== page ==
Japan: Best and worst. Honda, Nissan, Mazda, and Toyota were among the makes well represented in the top ranks of reliability. The Toyota Camry (redesigned for 2002) and Nissan Altima, which had sunk to average in our 2002 survey, have improved to above average.

Some Japanese nameplates had a mixed showing. Nissan and Subaru have generally good reliability, but the entry-level Nissan Sentra sedan dropped to below average, and the new-for-2003 Subaru Baja truck was much below average. The redesigned 2003 Toyota 4Runner was below average in its V6 version (it was subject to a recall for a fuel-system problem). The V8, however, was much better than average.

Europe: Few standouts. Relatively few European cars did well. The handful showing average or better reliability are the BMW 3 Series, the Saab 9-3 and 9-5, and all Volvos except the XC90 SUV.

But all Mercedes-Benz models were below average, as were all Audis, Jaguars, Land Rovers, and the BMW 7 Series, X5 SUV, and Mini Cooper.

Volkswagen continued losing ground, with the Golf, Jetta, New Beetle, and four-cylinder Passat all worse than average. Many of the problems can be attributed to the ignition coils in the 1.8T engine shared by those cars.


When we calculate a make's overall problem rate, we look at all the trouble spots covered in our survey--engine, transmission, brakes, suspension, body hardware, and the like--and treat them equally.

On the road and in real time, however, no vehicle ages uniformly. That's why we look at our survey data in a different way to calculate the reliability verdicts (see our used car vehicle profiles, available to ConsumerReports.org subscribers). For the reliability verdict ratings, we compare each make and model with all vehicles of the same age.

Our surveys show these trends:

• As they age, Asian vehicles generally have fewer problems than U.S. or European vehicles. The 2001 Honda CR-V, for instance, with 12 problems per 100 vehicles, was more trouble-free than many 2003 models.

• Some models that have a troublesome start do not age gracefully. For example, the 2001 Mercedes-Benz M-Class SUV still has a higher trouble rate than its 1999 counterpart. The 1999 Honda minivan has had many more problems than did the 1996, 1997, and 1998 versions.

• Among late-model vehicles, the most common complaints involve squeaks and rattles, power accessories, loose trim and door latches, and electrical problems.

• As the average-trouble graph (available to ConsumerReports.org subscribers) shows, the typical three-year-old vehicle has about three times the trouble rate of a new car, and the typical five-year-old has about 4 1/2 times the trouble rate of a new model.

By the time a vehicle is three years old, brake problems join the roster of prominent trouble spots. By age five, electrical problems outstrip all others.

For example, the worst car for electrical problems in our survey was the 1996 Volkswagen Passat V6, with an astonishing 40 percent of owners in our survey reporting a problem. The 1996 and 1997 Chevrolet Astro and GMC Safari vans were nearly as bad.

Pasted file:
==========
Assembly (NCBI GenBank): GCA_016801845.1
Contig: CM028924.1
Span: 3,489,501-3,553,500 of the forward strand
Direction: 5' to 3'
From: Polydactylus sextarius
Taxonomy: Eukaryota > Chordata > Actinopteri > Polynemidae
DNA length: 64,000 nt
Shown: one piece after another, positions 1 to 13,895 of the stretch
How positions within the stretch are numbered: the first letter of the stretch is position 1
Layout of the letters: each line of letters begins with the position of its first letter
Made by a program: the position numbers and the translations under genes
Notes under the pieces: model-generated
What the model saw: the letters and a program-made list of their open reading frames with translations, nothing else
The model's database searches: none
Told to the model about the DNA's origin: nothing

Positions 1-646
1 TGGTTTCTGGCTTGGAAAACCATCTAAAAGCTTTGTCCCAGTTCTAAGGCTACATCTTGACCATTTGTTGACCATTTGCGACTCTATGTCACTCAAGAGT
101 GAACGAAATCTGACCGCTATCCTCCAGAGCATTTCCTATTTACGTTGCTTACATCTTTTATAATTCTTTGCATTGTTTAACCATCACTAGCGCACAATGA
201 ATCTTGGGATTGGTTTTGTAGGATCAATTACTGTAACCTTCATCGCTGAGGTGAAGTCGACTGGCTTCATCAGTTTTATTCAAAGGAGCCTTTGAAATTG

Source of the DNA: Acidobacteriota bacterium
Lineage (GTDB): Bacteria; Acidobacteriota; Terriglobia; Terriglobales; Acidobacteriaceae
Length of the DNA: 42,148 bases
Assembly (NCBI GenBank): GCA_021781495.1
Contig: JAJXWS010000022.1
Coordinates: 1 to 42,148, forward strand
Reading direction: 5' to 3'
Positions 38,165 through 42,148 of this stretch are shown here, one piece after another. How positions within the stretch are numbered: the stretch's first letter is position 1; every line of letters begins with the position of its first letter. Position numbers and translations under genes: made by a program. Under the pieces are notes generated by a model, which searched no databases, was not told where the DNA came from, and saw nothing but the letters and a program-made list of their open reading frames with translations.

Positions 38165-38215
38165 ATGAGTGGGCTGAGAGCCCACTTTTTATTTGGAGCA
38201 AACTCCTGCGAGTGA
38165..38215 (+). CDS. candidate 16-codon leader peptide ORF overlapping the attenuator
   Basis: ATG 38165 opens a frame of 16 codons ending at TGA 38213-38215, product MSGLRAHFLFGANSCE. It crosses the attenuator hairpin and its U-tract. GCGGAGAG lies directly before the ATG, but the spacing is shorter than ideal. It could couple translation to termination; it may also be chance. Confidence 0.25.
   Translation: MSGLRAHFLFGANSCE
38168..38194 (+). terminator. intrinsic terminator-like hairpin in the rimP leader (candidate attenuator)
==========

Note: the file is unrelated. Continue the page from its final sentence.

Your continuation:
But even newer cars can have major troubles. At least 30 percent of owners reported serious electrical problems with the 1998 and 1999 New Beetle, the 1998 and 2000 Corvette, the 2001 Mercedes C-Class, and the 1998 Mercedes SLK.

Knowing how a particular model-year vehicle compares with the norm helps if you're in the market for a used car. The tables on How automakers stack up (available to ConsumerReports.org subscribers) look closely at three-year-old and five-year-old cars for two reasons: There are many three-year-olds available because they've come off lease, and there should be plenty of five-year-olds because their original owners have moved on to new cars.

A three- or five-year-old vehicle with a good reliability history can be an excellent value. It is new enough to still have most of its useful life, yet old enough to have endured the worst part of the depreciation curve.

How reliable are gas/electric hybrids?

Civic Hybrid.
GREEN WITH ENVY The 2003 Civic Hybrid (shown), like the first-generation Toyota Prius, has had few reliability problems to date.

You might expect hybrid cars to have serious reliability problems since they use a new and relatively unproven technology involving a gasoline engine, an electric motor, and a high-tech battery pack. But the hybrids seem to be holding up well so far. The first-generation Toyota Prius was among the most reliable in our survey, and the 2003 Civic Hybrid had outstanding reliability; we don’t have enough data on the Honda Insight hybrid to predict reliability.

Those hybrids come from the most quality-conscious Japanese makers. It remains to be seen how well the forth-coming Ford Escape hybrid SUV will do. A point in its favor: Its hybrid powertrain will use components similar to those in the Prius. The 2005 Lexus RX 400h SUV hybrid stands a good chance of being reliable, based on Lexus’ track record.